Your Body is a Temple (Or, my makeup story)


Like many girls, I’ve been wearing makeup since I was a pre-teen. It started with nail polish, evolved into mascara, and soon, it was a full face – foundation, gloss, eyeshadow, the works.

And, like many girls, I made a lot of mistakes. I remember borrowing my mom’s foundation – my mom is several shades darker than me – and looking like what I can only imagine must’ve been an oompa loompa. I remember getting glittery green eyeshadow and loading it on, to which my male friend replied as we sat in our desks, “That’s a lot of eyeshadow”. I remember (lightly) filling in my brows, a decade before that really became a big thing, because my very beautiful friend did.

So why wear my mom’s makeup, why load up on eyeshadow? Was I trying to impress boys, was I self-conscious? Was I trying to get attention, or trying to blend in?

Yes. I always had crushes on boys, so of course I wanted them to notice me. And yes, I was self-conscious – this is high school we’re talking about. Yes, I wanted attention – I didn’t dye my hair pink and black for nothing. And yes, I wanted to blend in, because I wanted everyone to like me.

But still, that’s not really why I was into makeup, then or now.

Simply put, I was an art kid, and makeup is art. Sure, my face wasn’t often a masterpiece (as the glittery green eyeshadow can attest), but the act of trying new things, of playing around with makeup in the morning before school, was art. Maybe I wasn’t very good at it, but I still got creative pleasure from the act of application. And I think this is the case for many of us who wear makeup.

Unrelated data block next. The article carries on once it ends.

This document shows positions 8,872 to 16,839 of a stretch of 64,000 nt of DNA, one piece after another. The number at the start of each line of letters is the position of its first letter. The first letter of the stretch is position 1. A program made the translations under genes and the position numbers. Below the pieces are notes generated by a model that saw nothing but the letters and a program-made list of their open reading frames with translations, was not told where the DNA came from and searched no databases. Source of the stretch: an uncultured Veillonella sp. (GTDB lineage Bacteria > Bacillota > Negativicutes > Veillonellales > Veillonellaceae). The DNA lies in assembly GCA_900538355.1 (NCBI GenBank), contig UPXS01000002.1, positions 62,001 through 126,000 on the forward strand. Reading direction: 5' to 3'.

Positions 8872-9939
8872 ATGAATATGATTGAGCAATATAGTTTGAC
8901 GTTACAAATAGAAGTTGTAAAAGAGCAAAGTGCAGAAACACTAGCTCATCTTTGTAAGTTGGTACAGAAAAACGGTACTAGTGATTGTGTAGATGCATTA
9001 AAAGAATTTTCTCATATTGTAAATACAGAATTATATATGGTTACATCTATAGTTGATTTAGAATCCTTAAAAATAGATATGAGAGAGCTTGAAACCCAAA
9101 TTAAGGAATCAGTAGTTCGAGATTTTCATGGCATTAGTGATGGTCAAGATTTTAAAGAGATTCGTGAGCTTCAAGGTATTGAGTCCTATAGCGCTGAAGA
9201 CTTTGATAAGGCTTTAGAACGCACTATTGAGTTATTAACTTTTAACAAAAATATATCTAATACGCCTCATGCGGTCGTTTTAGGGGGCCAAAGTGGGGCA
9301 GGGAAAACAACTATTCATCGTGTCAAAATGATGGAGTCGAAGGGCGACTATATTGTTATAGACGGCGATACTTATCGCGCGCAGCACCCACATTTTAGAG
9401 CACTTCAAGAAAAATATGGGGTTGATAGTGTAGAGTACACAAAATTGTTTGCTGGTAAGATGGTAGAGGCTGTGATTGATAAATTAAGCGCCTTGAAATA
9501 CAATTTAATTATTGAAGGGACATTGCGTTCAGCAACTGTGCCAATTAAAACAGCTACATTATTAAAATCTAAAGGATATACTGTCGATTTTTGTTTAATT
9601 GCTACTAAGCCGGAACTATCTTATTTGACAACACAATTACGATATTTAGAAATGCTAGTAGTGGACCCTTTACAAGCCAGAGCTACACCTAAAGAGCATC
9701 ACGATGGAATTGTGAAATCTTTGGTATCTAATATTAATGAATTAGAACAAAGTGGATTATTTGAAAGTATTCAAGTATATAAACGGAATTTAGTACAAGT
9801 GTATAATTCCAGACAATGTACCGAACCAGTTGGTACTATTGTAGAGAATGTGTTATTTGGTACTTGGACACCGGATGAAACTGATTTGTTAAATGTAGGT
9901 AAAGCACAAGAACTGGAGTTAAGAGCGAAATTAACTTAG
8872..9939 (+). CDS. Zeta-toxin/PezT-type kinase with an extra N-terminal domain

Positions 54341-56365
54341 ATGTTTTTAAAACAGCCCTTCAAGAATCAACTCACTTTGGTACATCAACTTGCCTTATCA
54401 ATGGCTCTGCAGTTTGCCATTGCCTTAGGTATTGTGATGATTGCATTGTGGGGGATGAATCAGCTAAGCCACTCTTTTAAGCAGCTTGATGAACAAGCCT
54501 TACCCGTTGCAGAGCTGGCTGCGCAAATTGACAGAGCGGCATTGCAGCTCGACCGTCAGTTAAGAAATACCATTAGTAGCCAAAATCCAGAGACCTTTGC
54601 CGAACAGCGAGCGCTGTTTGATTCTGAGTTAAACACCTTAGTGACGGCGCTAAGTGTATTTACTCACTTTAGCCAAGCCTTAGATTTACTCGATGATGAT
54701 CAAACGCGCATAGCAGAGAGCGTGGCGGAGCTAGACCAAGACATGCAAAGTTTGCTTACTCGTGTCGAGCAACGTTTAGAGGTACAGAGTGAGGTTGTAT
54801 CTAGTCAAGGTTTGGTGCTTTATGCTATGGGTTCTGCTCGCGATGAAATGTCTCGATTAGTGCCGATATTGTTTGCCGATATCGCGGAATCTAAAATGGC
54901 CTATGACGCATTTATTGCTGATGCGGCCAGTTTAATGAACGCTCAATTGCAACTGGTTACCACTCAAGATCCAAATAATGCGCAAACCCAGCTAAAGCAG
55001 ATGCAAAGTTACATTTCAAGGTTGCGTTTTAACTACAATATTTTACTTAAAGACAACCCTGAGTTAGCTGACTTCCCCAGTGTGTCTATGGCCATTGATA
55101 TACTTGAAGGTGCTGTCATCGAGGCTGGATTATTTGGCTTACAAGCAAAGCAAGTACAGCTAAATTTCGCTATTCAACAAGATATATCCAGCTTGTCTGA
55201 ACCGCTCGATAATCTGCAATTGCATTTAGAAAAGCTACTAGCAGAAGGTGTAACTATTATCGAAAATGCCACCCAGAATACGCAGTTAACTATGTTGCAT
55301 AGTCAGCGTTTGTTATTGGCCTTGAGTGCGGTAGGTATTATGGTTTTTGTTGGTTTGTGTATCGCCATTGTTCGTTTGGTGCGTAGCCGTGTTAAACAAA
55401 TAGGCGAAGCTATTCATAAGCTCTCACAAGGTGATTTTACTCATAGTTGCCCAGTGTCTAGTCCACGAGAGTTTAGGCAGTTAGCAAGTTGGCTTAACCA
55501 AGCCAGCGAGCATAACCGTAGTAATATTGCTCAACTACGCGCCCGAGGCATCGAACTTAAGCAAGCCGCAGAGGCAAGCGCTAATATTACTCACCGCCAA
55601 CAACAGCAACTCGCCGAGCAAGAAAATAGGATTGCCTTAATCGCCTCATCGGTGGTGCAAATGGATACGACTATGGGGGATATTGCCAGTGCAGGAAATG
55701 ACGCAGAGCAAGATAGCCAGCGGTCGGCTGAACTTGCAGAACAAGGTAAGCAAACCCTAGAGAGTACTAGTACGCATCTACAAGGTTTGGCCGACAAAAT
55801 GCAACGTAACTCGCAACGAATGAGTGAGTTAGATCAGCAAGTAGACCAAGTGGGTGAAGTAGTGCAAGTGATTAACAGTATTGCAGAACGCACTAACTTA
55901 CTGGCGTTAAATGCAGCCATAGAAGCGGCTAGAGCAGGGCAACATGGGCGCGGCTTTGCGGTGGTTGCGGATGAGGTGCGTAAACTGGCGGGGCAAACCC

I’m not going to lie, I like looking pretty – my skin tone is uneven, I have dark undereye circles (thanks Grandpa), and I don’t really look alive without blush. So for me, wearing makeup serves a practical function just as much as it does a creative one.

I don’t need makeup – no one does – but I sure feel more like myself when I wear it. Maybe it’s the years of habit that have accustomed me to it. I’m sure if I stopped wearing makeup completely, I’d get used to my bare face and that would become my new normal. But to me, it’s like putting on a nice shirt. It’s like showing up to work with fresh clothes instead of a sweatpants. It gives me that little boost of confidence, that feeling of, “This is me at my best, world, so bring it on.”

They say that your body is your temple, and I think it’s true. Eating well is honoring yourself, exercising is honoring yourself, and there’s that whole “Cleanliness is close to Godliness” or however it goes. But I think you could extend that to the way you dress, the way you do your face, the way you present yourself to the world.

Whatever makes you feel the most you – the badass you that can conquer the world – isn’t vain, isn’t shallow. We all express ourselves to the world by the way we look, whether we intend to or not. And that’s okay. We can learn things about each other from the way we choose to dress, from the makeup (or lack thereof) that we wear, just as we learn things about each other from conversation, from acts and deeds. And it’s all good. You be you, and I’ll be me, and we’ll cherish the fact that we both have the freedom to do so.